I can’t believe it’s been a whole year.

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That Thursday was just like any other. I had finished work in midtown and was getting on the subway to go to trendy TriBeCa to meet some girlfriends for a drink—there are four of us, and I’m the Samantha—when my phone buzzed. It was raining so I had to kind of juggle my umbrella, my magazines, and my scooter to get it out. When I did, I saw that my mother, from whom I’d been estranged for half a decade, had sent me a text.

It was a picture of a blue and black striped dress with the note, “I miss you. Would love to know what you think.”

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“What I think of what?!” I yelled at a hot dog vendor.

I let it go for the moment.

When I finally got to the hip downtown bar that was my crew’s “spot,” I was drenched—I had thrown out my umbrella during my temper tantrum and run the rest of the way there. My friends were waiting for me at “our table.”

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“You’re soaked!” Charlotte said. “And dripping wet!”

“Well, you know Samantha,” said Carrie, the witty, terrible one.

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“It’s nothing, girls, really,” I said as I took off my cape and joined them. They had already ordered me a Cosmopolitan, which is “our drink.” I was so upset I drank it in a gulp.

The girls could tell that something was wrong—they always can, because they were all sharing a cab when that toxic waste truck flipped on the West Side Highway.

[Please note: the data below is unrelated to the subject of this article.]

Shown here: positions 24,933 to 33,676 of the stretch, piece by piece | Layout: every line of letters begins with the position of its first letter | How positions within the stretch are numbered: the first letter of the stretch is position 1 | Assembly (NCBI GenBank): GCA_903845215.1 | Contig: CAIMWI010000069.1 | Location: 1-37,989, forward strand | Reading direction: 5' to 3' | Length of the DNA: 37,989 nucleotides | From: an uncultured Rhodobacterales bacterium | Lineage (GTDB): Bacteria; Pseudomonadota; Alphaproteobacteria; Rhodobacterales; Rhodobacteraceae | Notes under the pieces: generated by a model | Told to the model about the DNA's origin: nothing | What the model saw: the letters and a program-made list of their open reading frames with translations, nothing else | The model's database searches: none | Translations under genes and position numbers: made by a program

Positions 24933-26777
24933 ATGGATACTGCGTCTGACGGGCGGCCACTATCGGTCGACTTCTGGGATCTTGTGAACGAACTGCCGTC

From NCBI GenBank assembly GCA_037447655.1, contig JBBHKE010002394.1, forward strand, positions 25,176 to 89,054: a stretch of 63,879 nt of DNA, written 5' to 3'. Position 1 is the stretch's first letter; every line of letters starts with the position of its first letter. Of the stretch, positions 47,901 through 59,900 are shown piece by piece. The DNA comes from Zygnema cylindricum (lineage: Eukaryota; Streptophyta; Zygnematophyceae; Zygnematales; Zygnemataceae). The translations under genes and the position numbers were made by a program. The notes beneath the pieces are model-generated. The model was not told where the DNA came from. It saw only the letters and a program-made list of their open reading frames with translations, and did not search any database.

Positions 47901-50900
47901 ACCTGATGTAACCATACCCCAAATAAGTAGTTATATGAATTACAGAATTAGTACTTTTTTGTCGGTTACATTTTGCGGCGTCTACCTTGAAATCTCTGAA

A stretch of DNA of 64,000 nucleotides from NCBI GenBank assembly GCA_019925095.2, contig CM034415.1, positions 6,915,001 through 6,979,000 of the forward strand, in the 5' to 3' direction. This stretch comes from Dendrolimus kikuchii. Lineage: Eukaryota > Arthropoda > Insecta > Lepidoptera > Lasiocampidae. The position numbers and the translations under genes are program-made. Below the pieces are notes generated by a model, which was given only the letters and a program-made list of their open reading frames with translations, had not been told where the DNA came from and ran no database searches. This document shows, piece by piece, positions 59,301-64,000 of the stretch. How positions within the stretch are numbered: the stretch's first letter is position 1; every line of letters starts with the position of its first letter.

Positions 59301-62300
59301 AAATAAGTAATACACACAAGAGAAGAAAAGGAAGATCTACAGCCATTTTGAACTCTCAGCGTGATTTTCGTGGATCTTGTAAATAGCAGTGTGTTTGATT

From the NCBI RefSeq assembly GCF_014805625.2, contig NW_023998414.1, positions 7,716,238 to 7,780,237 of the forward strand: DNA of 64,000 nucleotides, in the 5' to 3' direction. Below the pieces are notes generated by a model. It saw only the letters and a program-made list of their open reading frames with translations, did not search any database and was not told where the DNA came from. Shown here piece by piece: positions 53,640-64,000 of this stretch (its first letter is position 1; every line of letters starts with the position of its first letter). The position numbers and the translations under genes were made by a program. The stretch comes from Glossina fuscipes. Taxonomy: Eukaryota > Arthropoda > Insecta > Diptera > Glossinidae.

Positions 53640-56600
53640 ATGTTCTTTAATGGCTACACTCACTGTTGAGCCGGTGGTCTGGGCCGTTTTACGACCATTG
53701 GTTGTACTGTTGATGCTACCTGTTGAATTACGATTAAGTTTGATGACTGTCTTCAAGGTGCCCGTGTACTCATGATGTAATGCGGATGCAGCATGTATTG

“Show us the text,” pragmatic Miranda said after I told the whole story. “We’ll help you figure out what it meant.”

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Charlotte started crying the instant I showed her.

“Everyone is getting married but me!” she screamed into her personal fondue pot. “When will I find my soulmate?”

Evil Carrie hugged her sympathetically. I wanted to slice evil Carrie then, and all the time.

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“What are you talking about?” asked Miranda. “What wedding?”

“That’s a white and gold wedding dress,” Carrie explained smugly.

“No, it’s a blue and black cocktail dress—to wear to meet a man in New York City,” I responded. Miranda nodded supportively.

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Well, then the shouting and fighting began. The restaurant manager (his name is Bill; we’ve met a number of times, because we come here every day) had to shut down the whole restaurant, which was hard to do because it makes a lot of New York Magazine power rankings, due to its trendiness. But since it’s our spot, Bill was happy to do it, and anyway we were so busy kicking, punching, and even crying. We didn’t know what was real, or why Carrie continued to be such an insufferable c-word.

During the brawl, I received another text, this time from my sister.

“Mom died,” she wrote. “Also, your landlord called to say he’s evicting you for paying in IOUs with winky faces. Those aren’t money.”

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So, by the end of the day, I had lost my mother, my best friends, and my loft in the up-and-coming Meatpacking District.

Great. Just great.

I went home with Bill, and fell asleep in his bathtub.

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My healing process has been slow, but steady. I’ve learned a lot in the past year—like what money looks like and feels like, and about perspective too. I have a new apartment, and a whole new group of girlfriends, and am slowly learning to forgive and forget. After all, I guess I have my mom to thank for that. My mom, and one silly dress.


Contact the author at joanna@jezebel.com.

Image via the internet.